*Not really a surprise because NBC let the cat out of the bag in its station promos.

    • joe says:

      Hi, Aardvark! Long time! Nice to see your handle here again.

      One of the best things about doing a marathon is being pleasantly surprised by an episode that didn’t register earlier. Often, for me, I’ll be watching an episode that I thought was just meh (or even one of the few I didn’t care for) and I’ll see a scene, hear a bit of dialog or a speech, or even notice some new song that pops out for the first time.

      I think there’s a reason. Usually what happens the first time I see an episode I’ll fixate on something (uh, Sarah… DUH!) and miss an aspect to which I should have paid attention. Then it takes me half-a-dozen viewings to catch up! 😉

    • authorguy says:

      I liked that they didn’t follow the obvious line. They had so many giveaway bits, like the Game Ripper that would obviously be used to copy the file, and the fact that Jill was Fulcrum at all, it was nice to see a standard trope go in a non-standard way.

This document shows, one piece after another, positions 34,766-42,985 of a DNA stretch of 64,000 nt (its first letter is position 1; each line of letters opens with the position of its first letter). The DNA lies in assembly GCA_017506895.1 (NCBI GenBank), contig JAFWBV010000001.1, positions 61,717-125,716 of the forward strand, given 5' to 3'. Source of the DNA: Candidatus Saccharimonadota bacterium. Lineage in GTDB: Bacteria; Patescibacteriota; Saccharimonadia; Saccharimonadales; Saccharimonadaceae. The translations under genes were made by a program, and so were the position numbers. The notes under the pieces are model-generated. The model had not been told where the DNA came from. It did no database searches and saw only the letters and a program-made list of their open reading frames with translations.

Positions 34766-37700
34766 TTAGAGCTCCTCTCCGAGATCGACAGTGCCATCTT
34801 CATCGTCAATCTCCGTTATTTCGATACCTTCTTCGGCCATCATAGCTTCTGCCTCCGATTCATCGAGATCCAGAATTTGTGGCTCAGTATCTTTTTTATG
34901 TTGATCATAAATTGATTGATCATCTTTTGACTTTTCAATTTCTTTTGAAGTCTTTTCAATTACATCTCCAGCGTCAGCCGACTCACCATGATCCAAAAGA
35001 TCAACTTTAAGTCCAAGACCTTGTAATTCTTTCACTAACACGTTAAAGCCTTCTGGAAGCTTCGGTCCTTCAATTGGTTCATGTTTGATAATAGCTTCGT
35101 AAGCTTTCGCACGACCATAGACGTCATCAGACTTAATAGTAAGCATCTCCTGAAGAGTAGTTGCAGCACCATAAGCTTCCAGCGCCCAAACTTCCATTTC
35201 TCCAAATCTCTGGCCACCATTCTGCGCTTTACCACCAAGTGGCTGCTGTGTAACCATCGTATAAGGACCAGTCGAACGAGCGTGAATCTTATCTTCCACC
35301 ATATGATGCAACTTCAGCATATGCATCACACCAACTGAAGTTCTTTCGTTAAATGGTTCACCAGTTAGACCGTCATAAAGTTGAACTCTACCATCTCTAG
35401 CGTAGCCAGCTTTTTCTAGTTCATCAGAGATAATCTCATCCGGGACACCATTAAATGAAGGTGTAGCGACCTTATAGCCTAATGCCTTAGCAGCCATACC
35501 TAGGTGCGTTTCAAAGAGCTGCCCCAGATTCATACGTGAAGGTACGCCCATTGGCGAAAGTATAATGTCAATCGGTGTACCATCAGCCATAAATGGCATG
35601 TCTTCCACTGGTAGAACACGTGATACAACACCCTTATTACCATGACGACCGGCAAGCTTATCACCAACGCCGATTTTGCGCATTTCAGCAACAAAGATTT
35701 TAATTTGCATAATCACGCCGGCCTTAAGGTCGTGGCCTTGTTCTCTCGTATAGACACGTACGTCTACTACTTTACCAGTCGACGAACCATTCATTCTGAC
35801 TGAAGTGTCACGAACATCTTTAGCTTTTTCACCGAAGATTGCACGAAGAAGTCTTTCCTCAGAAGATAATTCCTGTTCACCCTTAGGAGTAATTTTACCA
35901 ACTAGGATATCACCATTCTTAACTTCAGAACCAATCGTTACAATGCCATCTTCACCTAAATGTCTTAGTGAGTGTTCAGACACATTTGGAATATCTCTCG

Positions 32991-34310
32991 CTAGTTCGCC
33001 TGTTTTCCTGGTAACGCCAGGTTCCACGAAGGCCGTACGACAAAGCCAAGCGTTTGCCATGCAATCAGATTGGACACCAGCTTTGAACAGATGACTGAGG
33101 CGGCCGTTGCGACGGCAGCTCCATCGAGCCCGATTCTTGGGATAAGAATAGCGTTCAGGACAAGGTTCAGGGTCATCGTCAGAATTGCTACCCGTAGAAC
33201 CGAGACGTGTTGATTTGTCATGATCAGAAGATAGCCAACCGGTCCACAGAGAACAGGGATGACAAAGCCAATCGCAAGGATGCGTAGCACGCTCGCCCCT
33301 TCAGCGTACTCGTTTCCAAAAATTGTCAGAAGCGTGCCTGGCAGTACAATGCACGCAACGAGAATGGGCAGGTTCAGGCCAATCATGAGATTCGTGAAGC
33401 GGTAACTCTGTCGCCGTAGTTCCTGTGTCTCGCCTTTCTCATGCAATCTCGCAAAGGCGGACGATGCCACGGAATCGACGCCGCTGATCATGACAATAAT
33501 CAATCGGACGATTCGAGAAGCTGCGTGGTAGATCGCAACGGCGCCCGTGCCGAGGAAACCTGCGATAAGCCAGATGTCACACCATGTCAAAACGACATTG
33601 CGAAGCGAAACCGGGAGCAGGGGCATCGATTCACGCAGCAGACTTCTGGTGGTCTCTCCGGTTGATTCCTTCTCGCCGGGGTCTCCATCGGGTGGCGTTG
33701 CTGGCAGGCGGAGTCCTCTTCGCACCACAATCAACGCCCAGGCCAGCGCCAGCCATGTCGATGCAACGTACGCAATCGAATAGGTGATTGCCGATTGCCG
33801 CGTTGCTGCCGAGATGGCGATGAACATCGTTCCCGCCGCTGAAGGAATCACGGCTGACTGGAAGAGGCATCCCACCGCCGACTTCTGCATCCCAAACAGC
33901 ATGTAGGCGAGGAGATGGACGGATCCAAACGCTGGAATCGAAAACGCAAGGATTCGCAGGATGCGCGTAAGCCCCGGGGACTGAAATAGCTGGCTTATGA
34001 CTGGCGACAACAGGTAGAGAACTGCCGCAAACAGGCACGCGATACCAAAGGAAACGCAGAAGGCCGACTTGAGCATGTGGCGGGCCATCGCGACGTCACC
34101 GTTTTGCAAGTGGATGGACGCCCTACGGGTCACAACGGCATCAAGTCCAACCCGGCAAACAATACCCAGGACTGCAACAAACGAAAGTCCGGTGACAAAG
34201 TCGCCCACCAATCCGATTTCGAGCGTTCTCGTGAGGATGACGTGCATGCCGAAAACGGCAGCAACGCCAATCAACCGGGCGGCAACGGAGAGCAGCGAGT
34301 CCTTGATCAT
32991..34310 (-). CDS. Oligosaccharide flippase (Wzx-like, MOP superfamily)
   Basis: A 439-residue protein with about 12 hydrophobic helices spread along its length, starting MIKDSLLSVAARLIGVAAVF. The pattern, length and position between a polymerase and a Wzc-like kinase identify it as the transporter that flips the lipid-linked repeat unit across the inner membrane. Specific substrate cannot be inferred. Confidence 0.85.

• Robert says:

      Well, sorry; I didn’t know she had discussed that many times before, I don’t have time to read each and every single interview she did on the topic… 😉

      Though she kind of strongly implied she wasn’t enthusiastic about the finale before, I think it’s the first time she said it that plainly.

      I agree with Yvonne; Sarah regained many memories on that beach when Chuck told her about their life together, but like Dave said, I don’t think it was ALL of them. And it doesn’t really matter; because with as little infos and memories that she got, Sarah fell for Chuck and committed to him again. As for her memories, it’s not a matter of IF, it’s a matter of WHEN.

      And I’m pretty sure that, had the show lasted 5 or 6 episodes longer, It wouldn’t have taken long before Sarah got them all back, and made a whole new batch of memories with Her Chuck, in their new house with the picket fence!

      So, for me, the Finale is a case of “they could’ve shown more, but they showed enough”, they have shown enough to make me understand that Chuck and Sarah made it, that they are commited to each other again, and that they are riding towards sunset (and their normal life), together.

      • Faith says:

        I completely agree, Robert!

      • atcDave says: